'A very distinct acquistion':
The Dale Cinema

By Stephen Best

The first article in a series on Sneinton cinemas

On Boxing Day 1932 there opened in Sneinton a building which, according to the local press, gave 'every indication of being a successful and appreciated addition to the city's houses of entertainment.'

The Dale Cinema was launched with much optimism and a good deal of style, and proprietors and patrons alike would no doubt have been dismayed and astonished had they been told then that its active career as a cinema would last only a little over twenty-four years. Built on 'a valuable site at the junction of Sneinton Dale and Hardstaff Road', the new cinema was not only a boost for Sneinton's morale in the dark days of the slump, but also a distinct contribution towards the economy of Sneinton in particular and Nottingham in general. As the chairman of directors stressed at its opening, almost all the labour used in the building of the cinema was obtained in Sneinton, and four-fifths of the money spent on the construction and equipping of the Dale was 'British and Nottingham money', with numerous local firms carrying out the work. At a time when local unemployment figures were approaching 18,000 (over 15% of Nottingham's workforce), this emphasis on the involvement of local employers and local workers must have had considerable relevance for Sneinton people.

The cinema's architect, Mr. Alfred J. Thraves of Nottingham, had plenty of experience in designing places of entertainment, having already been responsible for the New Empress on St. Ann's Well Road, the Majestic at Mapperley and the Tudor, West Bridgford. In addition to designing these local cinemas Mr. Thraves had remodelled the Plaza cinema, Trent Bridge, and had been the architect of that other magnet for Nottingham pleasure-seekers, the Palais-de-Danse. Later in the 1930s he was to be the designer of such imposing cinemas as the Astoria,

Lenton Abbey and the Forum, Aspley Lane. In those pre-television days of 1932 Mr. Thraves felt able to design the Dale Cinema with a capacity of 1,500. Clearly its directors were expecting a clientele that went beyond the boundaries of Sneinton, as the provision of a free car park for patrons indicated. 'This amenity' remarked the press 'will no doubt prove useful to picture-goers in the Mapperley and Colwick district. They now have a first-class cinema close at hand, with the advantages of being able to leave their cars and motor home in comfort.'

What other facilities were the directors offering to this latter-day carriage trade? Mr. Thraves had, according to the Nottingham Guardian, conceived the Dale Cinema on the most modern lines 'without embarking on fantastic design.' The entrance was described as 'a notable part of the building, carried out, as it is, in solid polished terrazio, inlaid with golden mosaic.' Thought was also given to those who, underestimating the popularity of the new cinema, might arrive too late to get even into its distinguished circular foyer. 'Right along the side of the cinema is a glass canopy, for the convenience of queueing. When the house is full, everybody outside will be able to wait under cover.' While waiting to become one of the fifteen hundred in the audience, the queueing patron would have been able to admire the striking lines of the Dale. Darkness would have been no obstacle to architectural appreciation, as both floodlighting and neon lighting were installed 'on the latest plan'. Revealed by the lights, Mr. Thraves's exterior design was there for all to see, in red sandstock brick with variously coloured facings. Certainly the Dale Cinema must have been the most modern-looking building in Sneinton in 1932.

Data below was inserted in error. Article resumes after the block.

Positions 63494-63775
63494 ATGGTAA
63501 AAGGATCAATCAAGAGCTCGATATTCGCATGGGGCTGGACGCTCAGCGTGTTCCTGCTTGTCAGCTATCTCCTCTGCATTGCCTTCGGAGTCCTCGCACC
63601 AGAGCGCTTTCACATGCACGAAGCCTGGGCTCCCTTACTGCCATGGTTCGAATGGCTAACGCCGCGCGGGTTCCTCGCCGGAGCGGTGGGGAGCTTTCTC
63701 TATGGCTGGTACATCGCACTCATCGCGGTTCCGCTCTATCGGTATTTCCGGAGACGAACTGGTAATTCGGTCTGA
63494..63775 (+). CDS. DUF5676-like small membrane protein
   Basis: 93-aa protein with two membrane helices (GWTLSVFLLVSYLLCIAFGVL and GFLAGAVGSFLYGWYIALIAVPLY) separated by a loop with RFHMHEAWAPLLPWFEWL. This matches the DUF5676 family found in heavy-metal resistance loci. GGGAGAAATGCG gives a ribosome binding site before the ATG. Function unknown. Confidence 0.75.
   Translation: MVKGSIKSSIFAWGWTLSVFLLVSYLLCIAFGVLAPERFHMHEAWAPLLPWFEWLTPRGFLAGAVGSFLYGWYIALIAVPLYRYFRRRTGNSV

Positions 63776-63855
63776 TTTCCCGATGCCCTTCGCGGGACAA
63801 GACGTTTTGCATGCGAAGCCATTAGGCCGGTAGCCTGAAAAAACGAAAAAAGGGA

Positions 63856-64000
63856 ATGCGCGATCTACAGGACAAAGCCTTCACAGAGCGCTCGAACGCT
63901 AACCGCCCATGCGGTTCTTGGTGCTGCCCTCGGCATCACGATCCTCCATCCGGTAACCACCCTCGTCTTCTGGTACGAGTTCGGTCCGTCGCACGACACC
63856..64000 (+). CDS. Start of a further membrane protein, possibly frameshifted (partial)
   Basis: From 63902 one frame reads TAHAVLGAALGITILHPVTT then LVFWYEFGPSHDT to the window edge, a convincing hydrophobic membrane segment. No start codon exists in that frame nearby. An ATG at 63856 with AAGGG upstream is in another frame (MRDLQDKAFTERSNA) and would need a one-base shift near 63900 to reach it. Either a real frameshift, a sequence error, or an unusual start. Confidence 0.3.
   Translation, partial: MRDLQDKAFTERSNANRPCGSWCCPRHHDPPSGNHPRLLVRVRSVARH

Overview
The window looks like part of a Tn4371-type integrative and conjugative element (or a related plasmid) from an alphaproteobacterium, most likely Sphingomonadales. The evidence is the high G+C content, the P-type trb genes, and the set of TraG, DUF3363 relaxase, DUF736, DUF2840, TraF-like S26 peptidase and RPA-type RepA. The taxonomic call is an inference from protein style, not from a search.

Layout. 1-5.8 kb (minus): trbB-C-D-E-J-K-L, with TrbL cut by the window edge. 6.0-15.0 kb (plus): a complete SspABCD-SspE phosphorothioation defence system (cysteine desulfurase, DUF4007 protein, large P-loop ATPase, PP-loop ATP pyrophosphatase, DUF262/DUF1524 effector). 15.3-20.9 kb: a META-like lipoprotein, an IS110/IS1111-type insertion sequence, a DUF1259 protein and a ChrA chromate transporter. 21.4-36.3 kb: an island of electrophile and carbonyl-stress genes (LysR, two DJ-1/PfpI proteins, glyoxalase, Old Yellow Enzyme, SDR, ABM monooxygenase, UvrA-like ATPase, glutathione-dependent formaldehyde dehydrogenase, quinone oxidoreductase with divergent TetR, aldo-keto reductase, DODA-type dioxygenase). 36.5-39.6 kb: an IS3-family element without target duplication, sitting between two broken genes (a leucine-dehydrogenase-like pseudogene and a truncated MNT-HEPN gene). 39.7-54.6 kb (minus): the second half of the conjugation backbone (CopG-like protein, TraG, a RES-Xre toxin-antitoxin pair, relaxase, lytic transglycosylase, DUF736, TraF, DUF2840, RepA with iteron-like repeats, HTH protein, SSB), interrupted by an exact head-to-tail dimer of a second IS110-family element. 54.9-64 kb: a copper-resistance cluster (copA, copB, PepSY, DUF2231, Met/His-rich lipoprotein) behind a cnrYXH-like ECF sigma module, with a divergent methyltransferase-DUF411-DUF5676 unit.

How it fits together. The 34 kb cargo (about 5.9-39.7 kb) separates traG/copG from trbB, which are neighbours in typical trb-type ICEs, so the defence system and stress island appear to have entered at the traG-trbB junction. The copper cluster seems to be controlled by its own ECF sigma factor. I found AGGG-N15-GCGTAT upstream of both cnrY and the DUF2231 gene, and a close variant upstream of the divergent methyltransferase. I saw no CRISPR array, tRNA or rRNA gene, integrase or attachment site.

Once inside the cinema the picture-goer would have noticed that there was no balcony in the auditorium. 'For this reason alone', explained the Nottingham Guardian, 'the acoustic properties of the building are perfect.' In accommodating his audience the architect had striven for cosiness 'achieved without cramping design'. The screen was placed behind a wide stage and, said the paper, 'in order to ensure that patrons in every part of the cinema shall have perfect vision, several rows of seats have been sacrificed'. This feature was doubtless greatly appreciated by film fans accustomed to emerging from some older Nottingham cinemas with necks stiff from gazing up at the screen from a cramped front row. The safety and comfort of paying customers were indeed given maximum consideration, with the latest fire-proofing system then available, and with more exits and lavatories than were required by the local authority. One feature of the Dale that patrons were unlikely to see in operation was the vacuumcleaning installation, 'so arranged that the building can be thoroughly 'spring-cleaned' in a few hours'. The Dale Cinema was of course equipped for sound from the outset, with 'the latest type of Western-Electric talking apparatus'. Sound engineers had in fact been involved in planning a 'perfect auditorium' with the architects before even the foundations had been laid.